At the hearing on the Burgesses' request for a temporary injunction, the district clerk for Denton County testified that to prepare a citation for service by mail, her office uses a web-based service to create the citation, which takes two to four minutes depending on the clerk.   The clerk prints out the document, prepares an envelope and return receipt, and takes it to the county's mail department, which puts postage on the envelope.   She stated that she believed that the fee charged by the service per document was around eighty cents and that the United States Postal Service charges $2.80 for certified mail, plus $1.10 for return receipt requested.   The clerk's office charges an $8.00 fee for issuing the citation, and this fee is not part of the $60 that it charges for service of the citation.   She testified that she collects a $60 fee for service by certified mail not because of the costs to her office but because of her belief that the commissioners court had set that amount as the fee for sheriffs and constables in providing the same service.

Jim Dotson, a Denton County constable, testified that if someone in his office has ever provided service of citation by certified mail, “it's very seldom,” and that he had never done it, although he was “sure some of the employees have.”   Dotson also serves on the committee that makes recommendations to the commissioners court regarding the fees that the court sets for services provided by sheriffs and constables.   When asked if the committee made a determination of what the necessary expense would be for sheriffs or constables to serve process by certified mail, he stated that he “[didn't] remember that being part of it.”

After the hearing, the trial court sent a letter to the parties stating that “[i]t is common knowledge” that employee wages;  the cost of equipment and software;  and transportation, filing, and storage costs associated with preparation of service of citation by certified mail “are all factors to be considered in determining the actual cost of goods and services” and that “[t]here was no showing that the capital costs, personnel costs, or other overhead costs of Denton County were minimal.”   The trial court entered an order denying the Burgesses' application for a temporary injunction “on the basis that [the Burgesses] cannot show that [Appellees] acted illegally, unreasonably, or arbitrarily in setting or assessing” the fee.   The Burgesses appeal from that order.

Regarding the still-pending declaratory judgment claim, Appellees filed pleas to the jurisdiction asserting that the trial court did not have jurisdiction because, due to “bond forfeiture lawsuits now pending in Denton County,” another court had exclusive jurisdiction over the suit.   They also asserted legislative immunity.   The trial court denied the pleas, and Appellees brought this cross-appeal.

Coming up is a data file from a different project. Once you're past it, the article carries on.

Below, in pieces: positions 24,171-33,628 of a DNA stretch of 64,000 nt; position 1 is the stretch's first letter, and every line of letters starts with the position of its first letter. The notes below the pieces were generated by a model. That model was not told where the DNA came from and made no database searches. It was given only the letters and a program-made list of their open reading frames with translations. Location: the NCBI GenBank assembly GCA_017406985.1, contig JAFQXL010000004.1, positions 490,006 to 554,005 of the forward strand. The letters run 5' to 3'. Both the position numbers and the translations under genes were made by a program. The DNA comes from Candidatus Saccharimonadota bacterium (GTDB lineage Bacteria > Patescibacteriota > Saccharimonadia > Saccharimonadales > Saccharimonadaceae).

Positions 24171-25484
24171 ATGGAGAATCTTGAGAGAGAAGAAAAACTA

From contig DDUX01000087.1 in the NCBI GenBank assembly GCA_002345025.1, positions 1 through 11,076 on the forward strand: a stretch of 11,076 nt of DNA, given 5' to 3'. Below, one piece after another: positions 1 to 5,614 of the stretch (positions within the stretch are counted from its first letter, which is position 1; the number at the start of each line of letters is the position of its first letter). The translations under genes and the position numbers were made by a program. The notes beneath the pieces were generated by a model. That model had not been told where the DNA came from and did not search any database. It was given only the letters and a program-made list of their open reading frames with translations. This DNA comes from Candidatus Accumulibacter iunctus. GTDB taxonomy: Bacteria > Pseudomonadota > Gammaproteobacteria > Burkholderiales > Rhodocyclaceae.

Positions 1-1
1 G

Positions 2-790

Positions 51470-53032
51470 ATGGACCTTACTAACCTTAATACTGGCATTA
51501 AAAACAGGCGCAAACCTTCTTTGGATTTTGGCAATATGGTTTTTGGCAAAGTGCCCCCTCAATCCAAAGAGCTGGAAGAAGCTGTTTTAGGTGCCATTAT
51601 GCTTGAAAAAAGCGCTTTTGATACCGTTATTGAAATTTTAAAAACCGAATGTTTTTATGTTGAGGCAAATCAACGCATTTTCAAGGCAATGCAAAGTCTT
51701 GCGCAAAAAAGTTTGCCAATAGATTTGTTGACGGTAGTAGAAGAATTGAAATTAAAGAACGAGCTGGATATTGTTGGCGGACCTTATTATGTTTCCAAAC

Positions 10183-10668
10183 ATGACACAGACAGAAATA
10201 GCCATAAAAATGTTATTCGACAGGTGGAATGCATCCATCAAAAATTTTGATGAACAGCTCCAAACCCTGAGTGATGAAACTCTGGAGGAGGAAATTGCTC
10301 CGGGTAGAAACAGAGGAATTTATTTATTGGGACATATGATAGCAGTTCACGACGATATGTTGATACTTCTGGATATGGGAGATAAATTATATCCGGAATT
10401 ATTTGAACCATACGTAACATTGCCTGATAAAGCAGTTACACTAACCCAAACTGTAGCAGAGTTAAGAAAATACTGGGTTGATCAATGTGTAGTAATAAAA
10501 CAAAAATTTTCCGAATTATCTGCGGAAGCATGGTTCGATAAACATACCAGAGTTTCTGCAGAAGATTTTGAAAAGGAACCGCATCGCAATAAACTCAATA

II. The Burgesses' Appeal

In the Burgesses' sole issue, they argue that the trial court erred and abused its discretion by denying their application for a temporary injunction.   They ask this court to reverse the trial court's order denying the application and to remand this case for the trial court to enter a temporary injunction enjoining Appellees from assessing or imposing against or collecting from them the challenged certified mail fee until final disposition of the case.

Standard of Review

The purpose of a temporary injunction is to preserve the status quo of the litigation's subject matter pending a trial on the merits.12  To be entitled to a temporary injunction, the applicant must plead a cause of action and further show both a probable right to recover on that cause of action and a probable, imminent, and irreparable injury in the interim.13  A probable right of recovery is shown by alleging a cause of action and presenting evidence tending to sustain it.14  An injury is irreparable if damages would not adequately compensate the injured party or if they cannot be measured by any certain pecuniary standard.15

In an appeal from an order granting or denying a temporary injunction, the scope of review is restricted to the validity of the order granting or denying relief.16  Whether to grant or deny a request for a temporary injunction is within the trial court's discretion, and we will not reverse its decision absent an abuse of discretion.17  A trial court does not abuse its discretion if it bases its decision on conflicting evidence and at least some evidence in the record reasonably supports the trial court's decision.18  When the trial court does not file findings of fact or conclusions of law, we must uphold the court's order on any legal theory supported by the record.19

Analysis